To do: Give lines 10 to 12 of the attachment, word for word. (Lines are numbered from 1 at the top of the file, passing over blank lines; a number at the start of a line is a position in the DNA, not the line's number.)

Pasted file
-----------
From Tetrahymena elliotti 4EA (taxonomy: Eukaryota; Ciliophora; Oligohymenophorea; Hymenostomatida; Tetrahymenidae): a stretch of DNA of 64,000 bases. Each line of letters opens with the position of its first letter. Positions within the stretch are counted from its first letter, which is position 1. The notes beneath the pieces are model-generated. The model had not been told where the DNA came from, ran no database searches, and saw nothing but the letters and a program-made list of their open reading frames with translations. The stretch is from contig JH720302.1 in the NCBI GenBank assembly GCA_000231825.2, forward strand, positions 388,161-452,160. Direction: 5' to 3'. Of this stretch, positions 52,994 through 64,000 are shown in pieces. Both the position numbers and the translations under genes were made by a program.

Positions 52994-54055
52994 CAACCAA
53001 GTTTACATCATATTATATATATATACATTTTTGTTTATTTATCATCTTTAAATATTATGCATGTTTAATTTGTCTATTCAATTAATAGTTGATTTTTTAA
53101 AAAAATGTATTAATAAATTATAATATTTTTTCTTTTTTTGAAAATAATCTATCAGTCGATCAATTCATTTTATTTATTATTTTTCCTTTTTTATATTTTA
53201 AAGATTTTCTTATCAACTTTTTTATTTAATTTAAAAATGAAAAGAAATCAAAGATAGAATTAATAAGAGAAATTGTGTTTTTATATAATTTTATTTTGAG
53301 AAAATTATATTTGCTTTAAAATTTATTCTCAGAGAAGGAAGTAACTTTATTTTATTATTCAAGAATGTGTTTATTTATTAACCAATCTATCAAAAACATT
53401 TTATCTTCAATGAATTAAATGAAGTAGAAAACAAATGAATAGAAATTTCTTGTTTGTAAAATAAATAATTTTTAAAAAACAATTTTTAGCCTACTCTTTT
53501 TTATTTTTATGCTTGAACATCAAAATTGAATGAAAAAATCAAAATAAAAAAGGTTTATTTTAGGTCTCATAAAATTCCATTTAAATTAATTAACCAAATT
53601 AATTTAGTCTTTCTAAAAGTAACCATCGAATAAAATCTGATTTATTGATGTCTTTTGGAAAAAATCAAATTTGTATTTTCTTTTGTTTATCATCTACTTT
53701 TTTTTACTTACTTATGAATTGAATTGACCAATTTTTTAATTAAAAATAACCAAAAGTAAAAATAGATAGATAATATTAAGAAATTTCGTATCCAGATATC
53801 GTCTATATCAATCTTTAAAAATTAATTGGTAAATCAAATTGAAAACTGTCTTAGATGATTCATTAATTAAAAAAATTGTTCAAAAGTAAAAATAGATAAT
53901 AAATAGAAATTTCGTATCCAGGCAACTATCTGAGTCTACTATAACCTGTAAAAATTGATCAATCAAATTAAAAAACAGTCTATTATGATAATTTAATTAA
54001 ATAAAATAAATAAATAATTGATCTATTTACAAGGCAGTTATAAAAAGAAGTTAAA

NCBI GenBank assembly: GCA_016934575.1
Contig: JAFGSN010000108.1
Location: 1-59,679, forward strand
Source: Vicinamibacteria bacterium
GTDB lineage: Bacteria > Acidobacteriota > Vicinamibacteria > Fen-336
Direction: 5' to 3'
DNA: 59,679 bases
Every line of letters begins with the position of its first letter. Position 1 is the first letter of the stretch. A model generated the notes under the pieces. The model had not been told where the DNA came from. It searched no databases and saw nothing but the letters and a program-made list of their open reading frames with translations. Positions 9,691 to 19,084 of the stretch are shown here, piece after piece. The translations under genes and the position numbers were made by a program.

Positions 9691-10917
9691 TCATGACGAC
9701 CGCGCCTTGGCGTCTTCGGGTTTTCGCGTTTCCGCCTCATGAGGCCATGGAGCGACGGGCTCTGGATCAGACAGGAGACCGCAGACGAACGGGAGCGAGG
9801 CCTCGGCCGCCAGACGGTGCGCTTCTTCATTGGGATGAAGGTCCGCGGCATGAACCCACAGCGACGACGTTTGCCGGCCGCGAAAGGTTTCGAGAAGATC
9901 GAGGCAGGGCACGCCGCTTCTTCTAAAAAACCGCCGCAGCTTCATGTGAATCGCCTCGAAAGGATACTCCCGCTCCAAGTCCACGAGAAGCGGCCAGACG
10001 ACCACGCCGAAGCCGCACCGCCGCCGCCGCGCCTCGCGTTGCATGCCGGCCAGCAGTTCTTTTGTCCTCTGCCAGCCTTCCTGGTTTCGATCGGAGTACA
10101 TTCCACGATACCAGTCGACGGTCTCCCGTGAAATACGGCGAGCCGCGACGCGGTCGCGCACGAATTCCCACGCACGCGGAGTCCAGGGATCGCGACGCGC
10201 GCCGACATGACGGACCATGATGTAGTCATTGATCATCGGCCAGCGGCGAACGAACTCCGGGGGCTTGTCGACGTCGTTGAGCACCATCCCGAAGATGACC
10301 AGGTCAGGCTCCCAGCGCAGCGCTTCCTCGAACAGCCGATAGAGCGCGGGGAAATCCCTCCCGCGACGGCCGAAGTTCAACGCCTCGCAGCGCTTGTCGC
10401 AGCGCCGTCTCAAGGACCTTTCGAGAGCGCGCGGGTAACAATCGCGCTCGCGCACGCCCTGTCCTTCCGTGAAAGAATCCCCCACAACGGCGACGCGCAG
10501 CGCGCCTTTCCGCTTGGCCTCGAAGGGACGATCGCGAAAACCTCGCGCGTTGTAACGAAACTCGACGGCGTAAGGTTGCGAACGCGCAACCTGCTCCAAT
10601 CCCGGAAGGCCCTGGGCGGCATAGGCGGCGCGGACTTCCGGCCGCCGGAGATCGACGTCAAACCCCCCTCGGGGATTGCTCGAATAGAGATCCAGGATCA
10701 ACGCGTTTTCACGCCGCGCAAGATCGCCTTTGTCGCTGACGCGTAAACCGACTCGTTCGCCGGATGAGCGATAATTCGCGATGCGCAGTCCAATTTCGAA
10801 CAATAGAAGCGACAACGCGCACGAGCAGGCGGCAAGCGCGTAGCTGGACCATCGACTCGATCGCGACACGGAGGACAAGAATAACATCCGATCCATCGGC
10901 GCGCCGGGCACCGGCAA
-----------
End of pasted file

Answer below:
53601 AATTTAGTCTTTCTAAAAGTAACCATCGAATAAAATCTGATTTATTGATGTCTTTTGGAAAAAATCAAATTTGTATTTTCTTTTGTTTATCATCTACTTT
53701 TTTTTACTTACTTATGAATTGAATTGACCAATTTTTTAATTAAAAATAACCAAAAGTAAAAATAGATAGATAATATTAAGAAATTTCGTATCCAGATATC
53801 GTCTATATCAATCTTTAAAAATTAATTGGTAAATCAAATTGAAAACTGTCTTAGATGATTCATTAATTAAAAAAATTGTTCAAAAGTAAAAATAGATAAT